Not Today, Satan: What Crosses Do Queer People Carry?

Today’s reflection is by Allison Connelly, a Bondings 2.0 contributor whose bio can be found here.

Today’s liturgical readings can be found by clicking here.  

In today’s Gospel, Jesus tells the crowd that whoever is to follow him must take up their cross. As a queer Catholic, I have been told many times over by other Catholics what my cross is. In their telling, “carrying my cross” as a gay person means committing to celibacy for life — no sexual relationships for me! It means accepting the violence of homophobia, or at least accepting with my role on the margins of the Church. “Of course,” I am told, “straight Catholics have crosses too — we all have crosses to carry. But because you are gay, your sexuality is your cross to bear.”

At first, when I was coming out in my early twenties, I believed what I was told: it did feel hard to be a gay Catholic, and, at times, the language of “carrying my cross” helped me to make meaning out of that hardness. But as I’ve grown more confident in my identity as a queer Catholic, and as I’ve reflected more on what it means to be gay in the Church, I have come to a different understanding of what it means to “carry my cross.”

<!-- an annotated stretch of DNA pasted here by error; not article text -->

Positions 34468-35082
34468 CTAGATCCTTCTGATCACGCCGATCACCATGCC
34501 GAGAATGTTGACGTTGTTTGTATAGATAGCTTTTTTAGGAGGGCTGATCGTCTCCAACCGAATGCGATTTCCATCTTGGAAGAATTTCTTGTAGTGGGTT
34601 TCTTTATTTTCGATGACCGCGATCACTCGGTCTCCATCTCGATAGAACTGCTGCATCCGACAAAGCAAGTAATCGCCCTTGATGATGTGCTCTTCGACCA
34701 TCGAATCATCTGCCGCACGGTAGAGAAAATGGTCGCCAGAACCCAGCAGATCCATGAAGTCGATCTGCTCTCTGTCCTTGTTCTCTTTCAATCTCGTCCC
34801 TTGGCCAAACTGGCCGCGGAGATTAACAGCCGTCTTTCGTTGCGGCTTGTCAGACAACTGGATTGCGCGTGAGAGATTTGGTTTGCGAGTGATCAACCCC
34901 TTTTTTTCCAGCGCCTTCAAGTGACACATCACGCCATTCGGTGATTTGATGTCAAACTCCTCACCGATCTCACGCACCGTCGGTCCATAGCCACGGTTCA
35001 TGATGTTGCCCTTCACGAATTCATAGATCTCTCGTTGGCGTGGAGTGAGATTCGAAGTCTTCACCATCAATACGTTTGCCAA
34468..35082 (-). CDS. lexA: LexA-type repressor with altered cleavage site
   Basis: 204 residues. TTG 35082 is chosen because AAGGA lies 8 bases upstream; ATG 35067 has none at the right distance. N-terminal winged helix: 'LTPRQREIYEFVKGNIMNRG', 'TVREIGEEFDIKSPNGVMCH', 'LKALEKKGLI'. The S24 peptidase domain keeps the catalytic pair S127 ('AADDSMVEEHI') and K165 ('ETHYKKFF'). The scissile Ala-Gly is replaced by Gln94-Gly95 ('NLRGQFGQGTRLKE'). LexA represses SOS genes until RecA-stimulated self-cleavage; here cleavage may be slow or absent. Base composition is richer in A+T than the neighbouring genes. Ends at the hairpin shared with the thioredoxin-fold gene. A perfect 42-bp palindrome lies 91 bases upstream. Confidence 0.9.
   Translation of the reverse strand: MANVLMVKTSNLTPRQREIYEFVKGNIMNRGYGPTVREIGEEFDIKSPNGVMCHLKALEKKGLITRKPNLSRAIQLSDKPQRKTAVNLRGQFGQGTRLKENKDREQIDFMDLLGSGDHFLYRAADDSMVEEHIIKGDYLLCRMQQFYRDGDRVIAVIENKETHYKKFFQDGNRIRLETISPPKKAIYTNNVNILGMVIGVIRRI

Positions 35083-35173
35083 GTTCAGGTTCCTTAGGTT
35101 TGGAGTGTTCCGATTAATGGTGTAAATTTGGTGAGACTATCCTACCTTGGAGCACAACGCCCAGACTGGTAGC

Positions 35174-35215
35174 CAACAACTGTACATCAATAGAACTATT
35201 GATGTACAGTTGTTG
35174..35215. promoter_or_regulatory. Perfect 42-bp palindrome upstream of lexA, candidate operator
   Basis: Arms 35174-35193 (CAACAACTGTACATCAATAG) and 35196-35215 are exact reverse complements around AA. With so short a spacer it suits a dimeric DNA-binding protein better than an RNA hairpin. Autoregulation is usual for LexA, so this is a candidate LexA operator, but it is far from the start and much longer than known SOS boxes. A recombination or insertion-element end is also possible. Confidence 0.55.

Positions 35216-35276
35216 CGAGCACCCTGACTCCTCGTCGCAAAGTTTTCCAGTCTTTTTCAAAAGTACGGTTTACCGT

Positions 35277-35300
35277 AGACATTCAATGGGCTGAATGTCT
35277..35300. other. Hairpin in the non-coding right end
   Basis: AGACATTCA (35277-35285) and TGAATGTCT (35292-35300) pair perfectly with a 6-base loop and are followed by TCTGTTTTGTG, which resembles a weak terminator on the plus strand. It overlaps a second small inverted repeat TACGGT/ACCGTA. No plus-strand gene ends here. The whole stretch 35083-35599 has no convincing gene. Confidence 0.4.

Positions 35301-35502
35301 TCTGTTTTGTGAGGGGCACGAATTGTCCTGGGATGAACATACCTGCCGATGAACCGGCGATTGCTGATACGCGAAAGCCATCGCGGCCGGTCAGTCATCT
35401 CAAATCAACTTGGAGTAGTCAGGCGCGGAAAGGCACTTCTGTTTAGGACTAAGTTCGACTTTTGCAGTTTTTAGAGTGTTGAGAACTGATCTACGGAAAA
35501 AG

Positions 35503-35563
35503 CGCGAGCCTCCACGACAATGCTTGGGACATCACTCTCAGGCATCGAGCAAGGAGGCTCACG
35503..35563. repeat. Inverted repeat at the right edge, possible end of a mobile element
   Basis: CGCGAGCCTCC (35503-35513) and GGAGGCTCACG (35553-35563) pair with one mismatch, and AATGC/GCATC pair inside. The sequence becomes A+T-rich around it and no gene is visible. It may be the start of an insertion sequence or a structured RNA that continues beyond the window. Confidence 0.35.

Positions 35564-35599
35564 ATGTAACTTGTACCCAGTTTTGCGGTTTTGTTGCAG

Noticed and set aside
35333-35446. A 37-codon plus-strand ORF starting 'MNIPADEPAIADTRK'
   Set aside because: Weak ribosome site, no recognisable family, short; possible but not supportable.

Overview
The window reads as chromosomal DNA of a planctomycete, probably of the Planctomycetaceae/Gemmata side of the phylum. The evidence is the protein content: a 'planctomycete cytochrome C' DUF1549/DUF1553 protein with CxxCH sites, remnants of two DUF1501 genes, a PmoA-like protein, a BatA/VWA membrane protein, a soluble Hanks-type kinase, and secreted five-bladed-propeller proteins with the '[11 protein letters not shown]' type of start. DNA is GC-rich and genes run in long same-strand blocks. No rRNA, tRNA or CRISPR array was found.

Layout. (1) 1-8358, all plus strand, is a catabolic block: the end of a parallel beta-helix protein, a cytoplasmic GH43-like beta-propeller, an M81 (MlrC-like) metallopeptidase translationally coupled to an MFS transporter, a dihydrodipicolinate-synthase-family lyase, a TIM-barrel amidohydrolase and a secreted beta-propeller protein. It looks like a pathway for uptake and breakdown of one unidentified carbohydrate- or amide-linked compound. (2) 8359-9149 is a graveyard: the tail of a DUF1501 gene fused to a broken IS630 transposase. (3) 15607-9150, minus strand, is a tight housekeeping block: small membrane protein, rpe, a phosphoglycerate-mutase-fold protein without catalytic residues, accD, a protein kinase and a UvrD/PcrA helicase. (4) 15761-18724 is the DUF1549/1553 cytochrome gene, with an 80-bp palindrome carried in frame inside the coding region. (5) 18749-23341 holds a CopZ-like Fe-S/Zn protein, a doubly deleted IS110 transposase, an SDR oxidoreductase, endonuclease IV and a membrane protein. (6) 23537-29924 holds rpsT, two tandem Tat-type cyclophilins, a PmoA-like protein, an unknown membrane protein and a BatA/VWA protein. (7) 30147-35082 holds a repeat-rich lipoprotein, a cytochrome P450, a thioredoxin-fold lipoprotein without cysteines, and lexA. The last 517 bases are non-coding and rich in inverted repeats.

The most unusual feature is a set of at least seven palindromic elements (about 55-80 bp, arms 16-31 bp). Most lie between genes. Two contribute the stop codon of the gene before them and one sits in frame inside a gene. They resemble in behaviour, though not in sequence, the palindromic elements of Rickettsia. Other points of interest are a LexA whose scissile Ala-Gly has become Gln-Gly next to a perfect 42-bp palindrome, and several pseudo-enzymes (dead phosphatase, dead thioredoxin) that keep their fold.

My perspective began to change as I shifted from understanding my sexuality as a burden to understanding it as a gift. My sexuality is a blessing. It teaches me to be honest with myself about what I want and what I need. It encourages me to challenge norms and defy binaries. It has brought me into a community of radical, weird, holy people who experience the world the same way I do and who push me to be my whole, blessed self.

My sexuality has been a gift on my spiritual journey, too: because I am queer, I feel a proximity and connection with the Jesus who, in the queerest manner, also rejected the typical ways of being and doing by promoting peace in a time of war, by feeding those who others would have left unfed, and by including those on the margins in his most intimate social circle. My queerness brings me closer to myself, closer to Jesus, and closer to others in the beloved queer community who mirror the person of God on earth. If my sexuality brings me so much meaning and connection, how could it be my “cross”?

Returning to the Gospel reading, we find the famous and much-quoted line, spoken from Jesus to Peter: “Get behind me, Satan!” (or, as drag queen Bianca Del Rio would say, “Not today, Satan, not today!”) I am most interested, however, in Jesus’ next sentence, also spoken to Peter: “You are thinking not as God does, but as human beings do.” For me, people who view my queerness as my cross are thinking as humans do, not as God does, because I know deep within myself that God created, blessed, and loves me as a queer being, not by accident or by circumstance, but intentionally and on-purpose.